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Cruel World Festival, Sunday March 15th 2022

Cruel World

Choices, choices, choices… this is always the problem when you go to a busy music festival, you have to make choices because it’s simply impossible to see everything. Cruel World Festival was one of these: 26 bands on three stages, one very crowded afternoon/evening, and many choices. I ended up seeing 16 bands, which is not too bad despite the fact that, of course, I only saw partial sets for several bands. However, I had to make a few sacrifices.

The music of the ’80s was the theme of the two days, a giant revival of the decade headlined by Devo, Bauhaus, the Psychedelic Furs, Berlin, Blondie, and Morrissey, a dream lineup for anyone who was an avid music listener in 1982. Announced about a year ago, the festival was soon a victim of its success, and had, very early on, to add a second date. Saturday and Sunday were a repeat, with the exact same lineup, and it would not have been a bad idea to buy a ticket for both days to see more acts. My day was Sunday, I just wanted to hear Morrissey perform “Every day is like Sunday” and he did.

When you mention “Morrissey” anywhere, you get exposed to plenty of outrage as many words are thrown in the conversation in a condemning tone: xenophobic, racist… In 2022, Morrissey is a controversial artist, but Goldenvoice’s people knew what they were doing when booking him as the headliner of the night. It was a full, very full house. I will only say one thing: I never see people crying at concerts, except at Morrissey’s concerts. This was the second time it happened: A woman next to me, who had waited the entire afternoon to be front-row, could not stop crying. And she was really crying with tears, not Amber Heard crying, she just couldn’t believe she will be this close to Morrissey.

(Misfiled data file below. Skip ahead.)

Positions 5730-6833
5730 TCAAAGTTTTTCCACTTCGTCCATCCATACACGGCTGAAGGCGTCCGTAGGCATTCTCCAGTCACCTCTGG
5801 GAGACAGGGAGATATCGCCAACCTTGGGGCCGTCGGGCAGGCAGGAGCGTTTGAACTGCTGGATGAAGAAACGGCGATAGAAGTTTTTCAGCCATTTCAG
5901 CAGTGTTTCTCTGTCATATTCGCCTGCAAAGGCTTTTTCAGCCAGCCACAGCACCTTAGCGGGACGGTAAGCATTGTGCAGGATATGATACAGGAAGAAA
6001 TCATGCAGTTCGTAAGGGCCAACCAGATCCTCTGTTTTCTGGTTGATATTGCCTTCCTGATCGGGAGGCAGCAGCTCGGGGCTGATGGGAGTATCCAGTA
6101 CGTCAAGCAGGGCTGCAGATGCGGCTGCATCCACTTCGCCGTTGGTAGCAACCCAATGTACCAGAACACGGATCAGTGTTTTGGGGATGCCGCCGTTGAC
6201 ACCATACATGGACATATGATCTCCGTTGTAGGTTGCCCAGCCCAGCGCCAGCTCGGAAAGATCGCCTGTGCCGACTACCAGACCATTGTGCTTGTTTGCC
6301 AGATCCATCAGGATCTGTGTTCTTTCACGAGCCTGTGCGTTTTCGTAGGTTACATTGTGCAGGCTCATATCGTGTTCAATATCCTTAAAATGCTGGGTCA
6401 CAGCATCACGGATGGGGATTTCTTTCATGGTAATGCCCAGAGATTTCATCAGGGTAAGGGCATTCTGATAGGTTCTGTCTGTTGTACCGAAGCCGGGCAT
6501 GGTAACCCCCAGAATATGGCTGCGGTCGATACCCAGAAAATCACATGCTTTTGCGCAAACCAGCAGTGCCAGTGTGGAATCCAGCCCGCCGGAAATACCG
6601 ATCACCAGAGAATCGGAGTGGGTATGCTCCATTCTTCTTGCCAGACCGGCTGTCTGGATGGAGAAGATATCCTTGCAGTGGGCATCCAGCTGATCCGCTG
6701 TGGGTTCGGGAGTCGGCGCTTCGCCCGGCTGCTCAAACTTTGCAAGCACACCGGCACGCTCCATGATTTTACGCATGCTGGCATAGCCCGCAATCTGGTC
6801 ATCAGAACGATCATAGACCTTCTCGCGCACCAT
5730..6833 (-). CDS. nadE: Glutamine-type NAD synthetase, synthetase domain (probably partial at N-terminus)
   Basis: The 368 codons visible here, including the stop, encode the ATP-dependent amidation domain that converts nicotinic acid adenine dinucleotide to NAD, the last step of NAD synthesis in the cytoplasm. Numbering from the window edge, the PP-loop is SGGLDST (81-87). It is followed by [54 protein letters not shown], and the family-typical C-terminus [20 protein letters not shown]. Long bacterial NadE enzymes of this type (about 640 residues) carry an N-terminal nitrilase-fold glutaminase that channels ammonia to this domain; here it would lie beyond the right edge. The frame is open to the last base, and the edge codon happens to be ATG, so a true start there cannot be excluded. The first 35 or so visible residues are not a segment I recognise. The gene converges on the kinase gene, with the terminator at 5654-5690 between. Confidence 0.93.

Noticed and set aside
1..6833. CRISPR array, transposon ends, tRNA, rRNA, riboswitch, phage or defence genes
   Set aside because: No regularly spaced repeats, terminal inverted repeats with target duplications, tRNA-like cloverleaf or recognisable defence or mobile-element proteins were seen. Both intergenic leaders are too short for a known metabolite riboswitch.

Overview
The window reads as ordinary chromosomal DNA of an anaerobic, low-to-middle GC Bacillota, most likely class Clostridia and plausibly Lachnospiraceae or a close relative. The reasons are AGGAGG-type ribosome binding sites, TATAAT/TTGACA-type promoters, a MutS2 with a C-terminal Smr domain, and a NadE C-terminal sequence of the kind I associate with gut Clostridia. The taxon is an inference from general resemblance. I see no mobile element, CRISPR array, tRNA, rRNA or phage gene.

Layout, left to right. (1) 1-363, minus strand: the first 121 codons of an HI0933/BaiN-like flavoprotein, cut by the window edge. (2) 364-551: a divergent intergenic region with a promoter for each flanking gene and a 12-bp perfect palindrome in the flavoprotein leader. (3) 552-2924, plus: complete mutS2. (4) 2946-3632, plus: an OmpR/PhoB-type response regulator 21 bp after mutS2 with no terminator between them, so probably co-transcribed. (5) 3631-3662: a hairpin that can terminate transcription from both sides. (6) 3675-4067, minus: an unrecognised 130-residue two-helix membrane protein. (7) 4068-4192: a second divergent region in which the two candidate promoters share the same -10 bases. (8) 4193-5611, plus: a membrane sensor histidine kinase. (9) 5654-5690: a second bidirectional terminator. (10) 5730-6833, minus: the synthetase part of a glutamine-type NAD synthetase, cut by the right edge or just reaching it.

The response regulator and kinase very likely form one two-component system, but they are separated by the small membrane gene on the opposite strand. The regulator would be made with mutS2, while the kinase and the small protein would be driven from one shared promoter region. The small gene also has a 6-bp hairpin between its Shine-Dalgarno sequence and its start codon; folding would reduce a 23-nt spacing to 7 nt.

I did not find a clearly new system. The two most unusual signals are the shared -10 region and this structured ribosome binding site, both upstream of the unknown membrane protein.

But Morrissey was probably not the most controversial character performing at Cruel World, Johnny Rotten was playing with his band Public Image Ltd. And we know what kind of coverage his apparent pro-Trump comments got. I am certainly not here to defend anyone who goes full Maga, but I don’t know where Johnny Rotten stands these days. In any case, the entire day was only about music and performance, and I would also add that Goldenvoice knew what generation they were dealing with: cancel-culture was not a thing in 1980…

I started my day walking from one stage to the next, trying to catch as many acts as possible, but as the crowds around the different stages became denser and denser, I decided to stay at the “Outsiders” stage because I couldn’t decide myself to leave my first-row spot. I had to painfully give up seeing Blondie for a front-row experience of a Devo-Bauhaus-Morrissey lineup.